The recommendations in this interactive flowchart represent the view of NICE, arrived at after careful consideration of the evidence available. When exercising their judgement, health professionals are expected to take these recommendations fully into account, alongside the individual needs, preferences and values of their patients. The application of the recommendations in this interactive flowchart is at the discretion of health professionals and their individual patients and do not override the responsibility of healthcare professionals to make decisions appropriate to the circumstances of the individual patient, in consultation with the patient and/or their carer or guardian.
Commissioners and/or providers have a responsibility to provide the funding required to enable the recommendations to be applied when individual health professionals and their patients wish to use it, in accordance with the NHS Constitution. They should do so in light of their duties to have due regard to the need to eliminate unlawful discrimination, to advance equality of opportunity and to reduce health inequalities.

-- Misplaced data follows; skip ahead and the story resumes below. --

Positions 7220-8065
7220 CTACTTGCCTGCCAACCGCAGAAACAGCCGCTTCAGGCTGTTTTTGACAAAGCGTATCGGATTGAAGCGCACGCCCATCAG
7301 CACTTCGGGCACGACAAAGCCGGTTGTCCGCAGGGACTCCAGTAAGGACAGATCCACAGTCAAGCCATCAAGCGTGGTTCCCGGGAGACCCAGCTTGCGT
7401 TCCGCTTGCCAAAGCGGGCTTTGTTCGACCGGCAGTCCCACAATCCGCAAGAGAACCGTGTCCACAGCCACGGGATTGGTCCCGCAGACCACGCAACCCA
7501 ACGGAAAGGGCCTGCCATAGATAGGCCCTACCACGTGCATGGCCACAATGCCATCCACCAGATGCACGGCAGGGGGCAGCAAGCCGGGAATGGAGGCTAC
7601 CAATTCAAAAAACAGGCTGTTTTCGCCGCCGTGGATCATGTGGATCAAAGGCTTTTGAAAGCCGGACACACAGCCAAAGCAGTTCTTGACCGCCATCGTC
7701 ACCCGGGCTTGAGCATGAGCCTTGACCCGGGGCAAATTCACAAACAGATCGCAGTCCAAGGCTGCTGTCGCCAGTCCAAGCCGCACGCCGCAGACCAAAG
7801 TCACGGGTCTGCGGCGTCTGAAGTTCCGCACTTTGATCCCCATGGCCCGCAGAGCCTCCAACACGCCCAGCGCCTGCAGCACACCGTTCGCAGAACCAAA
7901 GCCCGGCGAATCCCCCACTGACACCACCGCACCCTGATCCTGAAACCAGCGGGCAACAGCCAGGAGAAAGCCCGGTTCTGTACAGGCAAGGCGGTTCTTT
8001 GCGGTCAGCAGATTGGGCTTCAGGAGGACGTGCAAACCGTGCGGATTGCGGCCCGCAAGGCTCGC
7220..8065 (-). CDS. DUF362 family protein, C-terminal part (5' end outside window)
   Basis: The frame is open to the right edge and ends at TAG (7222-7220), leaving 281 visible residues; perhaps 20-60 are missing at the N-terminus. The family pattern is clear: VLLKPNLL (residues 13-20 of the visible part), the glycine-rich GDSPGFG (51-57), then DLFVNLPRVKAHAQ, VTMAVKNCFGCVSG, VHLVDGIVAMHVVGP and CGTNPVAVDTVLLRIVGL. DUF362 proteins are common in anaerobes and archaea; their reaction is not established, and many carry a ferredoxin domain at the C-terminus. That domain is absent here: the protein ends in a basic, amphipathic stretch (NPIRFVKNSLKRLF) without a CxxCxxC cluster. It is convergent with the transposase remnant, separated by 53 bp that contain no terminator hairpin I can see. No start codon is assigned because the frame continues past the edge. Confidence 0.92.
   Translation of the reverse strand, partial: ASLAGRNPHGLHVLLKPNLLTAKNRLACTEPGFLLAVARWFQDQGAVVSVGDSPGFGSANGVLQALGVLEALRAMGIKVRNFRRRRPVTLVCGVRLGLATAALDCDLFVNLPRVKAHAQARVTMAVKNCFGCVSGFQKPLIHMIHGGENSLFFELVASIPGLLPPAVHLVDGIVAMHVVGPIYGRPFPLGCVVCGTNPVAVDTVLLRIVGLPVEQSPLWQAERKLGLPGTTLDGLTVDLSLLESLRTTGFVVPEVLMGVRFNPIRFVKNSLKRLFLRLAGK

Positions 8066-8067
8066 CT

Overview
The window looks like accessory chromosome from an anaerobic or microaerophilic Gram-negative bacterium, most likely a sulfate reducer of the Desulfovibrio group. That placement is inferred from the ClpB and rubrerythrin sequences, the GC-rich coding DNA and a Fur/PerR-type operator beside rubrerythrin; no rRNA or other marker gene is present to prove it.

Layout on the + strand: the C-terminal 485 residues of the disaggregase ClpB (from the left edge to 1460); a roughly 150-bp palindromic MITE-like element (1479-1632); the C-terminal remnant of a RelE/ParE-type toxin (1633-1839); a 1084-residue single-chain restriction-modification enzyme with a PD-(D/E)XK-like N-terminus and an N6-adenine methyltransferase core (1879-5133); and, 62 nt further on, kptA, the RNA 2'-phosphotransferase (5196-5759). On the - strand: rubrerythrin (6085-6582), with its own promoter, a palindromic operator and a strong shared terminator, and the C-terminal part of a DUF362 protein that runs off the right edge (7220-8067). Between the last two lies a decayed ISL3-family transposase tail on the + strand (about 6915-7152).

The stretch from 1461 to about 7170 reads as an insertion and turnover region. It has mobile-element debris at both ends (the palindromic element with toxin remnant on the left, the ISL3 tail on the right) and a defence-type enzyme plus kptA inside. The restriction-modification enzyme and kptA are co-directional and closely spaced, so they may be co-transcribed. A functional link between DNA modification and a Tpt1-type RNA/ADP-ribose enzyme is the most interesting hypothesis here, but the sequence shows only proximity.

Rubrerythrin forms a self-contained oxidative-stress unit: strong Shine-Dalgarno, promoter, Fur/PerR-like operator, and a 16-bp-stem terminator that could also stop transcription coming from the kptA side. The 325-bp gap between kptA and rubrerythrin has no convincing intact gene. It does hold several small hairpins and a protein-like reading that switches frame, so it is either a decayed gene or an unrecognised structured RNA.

Commissioners and providers have a responsibility to promote an environmentally sustainable health and care system and should assess and reduce the environmental impact of implementing NICE recommendations wherever possible.

Medical technologies guidance, diagnostics guidance and interventional procedures guidance

The recommendations in this interactive flowchart represent the view of NICE, arrived at after careful consideration of the evidence available. When exercising their judgement, healthcare professionals are expected to take these recommendations fully into account. However, the interactive flowchart does not override the individual responsibility of healthcare professionals to make decisions appropriate to the circumstances of the individual patient, in consultation with the patient and/or guardian or carer.
Commissioners and/or providers have a responsibility to implement the recommendations, in their local context, in light of their duties to have due regard to the need to eliminate unlawful discrimination, advance equality of opportunity, and foster good relations. Nothing in this interactive flowchart should be interpreted in a way that would be inconsistent with compliance with those duties.
Commissioners and providers have a responsibility to promote an environmentally sustainable health and care system and should assess and reduce the environmental impact of implementing NICE recommendations wherever possible.

Supporting information

Short clinical assessment examples that may indicate risk of morbidity

Note: this list is not exhaustive and healthcare professionals should use their clinical judgement.

Physical

Unable to get out of bed independently.
Anticipated long duration of critical care stay.